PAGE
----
What We Know About Americans Abducted in Mexico

4 people in van with North Carolina plates are missing, reportedly went there to buy medicine
By John Johnson,  Newser Staff
Posted Mar 6, 2023 11:57 AM CST
What We Know About Americans Abducted in Mexico
A police officer stands in front of the prosecutor's office in Mexico City in this file photo.   (AP Photo/Marco Ugarte)

Details remain scant Monday about the fate of four Americans who were abducted in Mexico late last week. A look at what's currently known:

  • Victims: The FBI did not release details about who they are or where they were going. However, Mexican President Andrés Manuel López Obrador said Monday the Americans entered Mexico to buy medicine and got caught in the crossfire of rival gangs, reports the AP. They crossed from Brownsville, Texas, into Matamoros, Mexico, on Friday in a white minivan with North Carolina plates, reports CNN.
  • Abduction: In Matamoros, gunmen "herded the four US citizens into another vehicle and fled the scene with them," said the FBI, per NBC News. The US Consulate in Mexico put out an alert on Friday about a person being shot in what appears to be the same incident, reports CBS News. The US ambassador to Mexico, Ken Salazar, said Monday that an "innocent" Mexican was killed in the attack. There's a lot of confusion about the attack itself at the moment and about who was injured or worse. It took place in broad daylight.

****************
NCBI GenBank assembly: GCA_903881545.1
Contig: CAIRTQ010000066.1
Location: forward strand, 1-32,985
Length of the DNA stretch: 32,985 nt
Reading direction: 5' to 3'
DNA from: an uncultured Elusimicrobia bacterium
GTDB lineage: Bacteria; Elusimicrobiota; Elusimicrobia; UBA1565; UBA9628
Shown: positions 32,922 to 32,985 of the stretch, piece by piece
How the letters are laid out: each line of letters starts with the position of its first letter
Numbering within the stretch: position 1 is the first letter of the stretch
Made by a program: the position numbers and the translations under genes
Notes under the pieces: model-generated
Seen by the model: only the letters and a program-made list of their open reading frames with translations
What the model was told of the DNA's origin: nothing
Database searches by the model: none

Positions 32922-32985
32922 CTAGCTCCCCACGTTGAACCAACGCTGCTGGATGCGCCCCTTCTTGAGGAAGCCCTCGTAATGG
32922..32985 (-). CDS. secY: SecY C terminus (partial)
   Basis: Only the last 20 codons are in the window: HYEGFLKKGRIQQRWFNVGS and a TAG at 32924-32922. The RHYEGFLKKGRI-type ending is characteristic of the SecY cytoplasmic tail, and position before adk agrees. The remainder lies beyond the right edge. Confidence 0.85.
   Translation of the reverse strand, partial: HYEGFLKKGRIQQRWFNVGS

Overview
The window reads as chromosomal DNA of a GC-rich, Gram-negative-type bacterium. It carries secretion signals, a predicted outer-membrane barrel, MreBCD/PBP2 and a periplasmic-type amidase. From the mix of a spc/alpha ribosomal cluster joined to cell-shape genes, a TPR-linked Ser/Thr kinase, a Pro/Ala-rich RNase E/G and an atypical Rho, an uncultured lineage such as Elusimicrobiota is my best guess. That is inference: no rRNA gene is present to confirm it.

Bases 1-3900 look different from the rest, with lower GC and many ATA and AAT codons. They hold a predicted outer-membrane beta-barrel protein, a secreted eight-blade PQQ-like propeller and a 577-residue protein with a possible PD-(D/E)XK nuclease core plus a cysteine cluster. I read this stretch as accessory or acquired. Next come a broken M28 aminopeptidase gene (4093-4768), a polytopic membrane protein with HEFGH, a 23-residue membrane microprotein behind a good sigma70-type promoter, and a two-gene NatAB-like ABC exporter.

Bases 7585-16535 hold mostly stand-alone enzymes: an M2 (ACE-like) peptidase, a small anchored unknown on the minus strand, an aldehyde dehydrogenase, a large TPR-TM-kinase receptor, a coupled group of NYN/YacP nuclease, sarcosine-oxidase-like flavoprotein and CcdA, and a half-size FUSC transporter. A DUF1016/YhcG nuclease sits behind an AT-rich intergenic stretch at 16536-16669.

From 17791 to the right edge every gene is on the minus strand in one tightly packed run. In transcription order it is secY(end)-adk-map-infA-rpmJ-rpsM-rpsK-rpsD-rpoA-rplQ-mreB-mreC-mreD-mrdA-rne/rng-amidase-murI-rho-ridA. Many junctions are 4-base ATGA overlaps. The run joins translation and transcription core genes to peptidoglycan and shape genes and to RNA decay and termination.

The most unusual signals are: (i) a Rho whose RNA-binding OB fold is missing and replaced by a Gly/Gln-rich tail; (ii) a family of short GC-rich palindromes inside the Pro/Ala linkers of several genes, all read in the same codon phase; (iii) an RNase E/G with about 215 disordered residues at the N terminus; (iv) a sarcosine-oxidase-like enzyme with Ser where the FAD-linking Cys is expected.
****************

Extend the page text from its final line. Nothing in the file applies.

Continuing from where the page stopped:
• Danger zone: Matamoros is in Tamaulipas state, and it's one of six states the State Department warns Americans to steer clear of, reports the Washington Post. "Criminal groups target public and private passenger buses, as well as private automobiles traveling through Tamaulipas, often taking passengers and demanding ransom payments," says the official guidance. Much of the violence in Matamoros is attributed to the Gulf drug cartel, which has split into warring factions.
  • Context: Despite the explicit "do not travel" warning, Americans frequently cross from Brownsville into Tamaulipas state to visit family, shop, or begin a longer journey into Mexico, per the AP. "For years, a night out in Matamoros was also part of the 'two-nation vacation' for spring breakers flocking to Texas' South Padre Island," the outlet notes. "But increased violence there over the past 10 to 15 years frightened away much of that business."
  • Reward: The FBI is offering a $50,000 reward for the return of the victims and the arrest of their abductors. Those with information are asked to call the FBI's San Antonio division at (210) 225-6741.
(More Mexico stories.)

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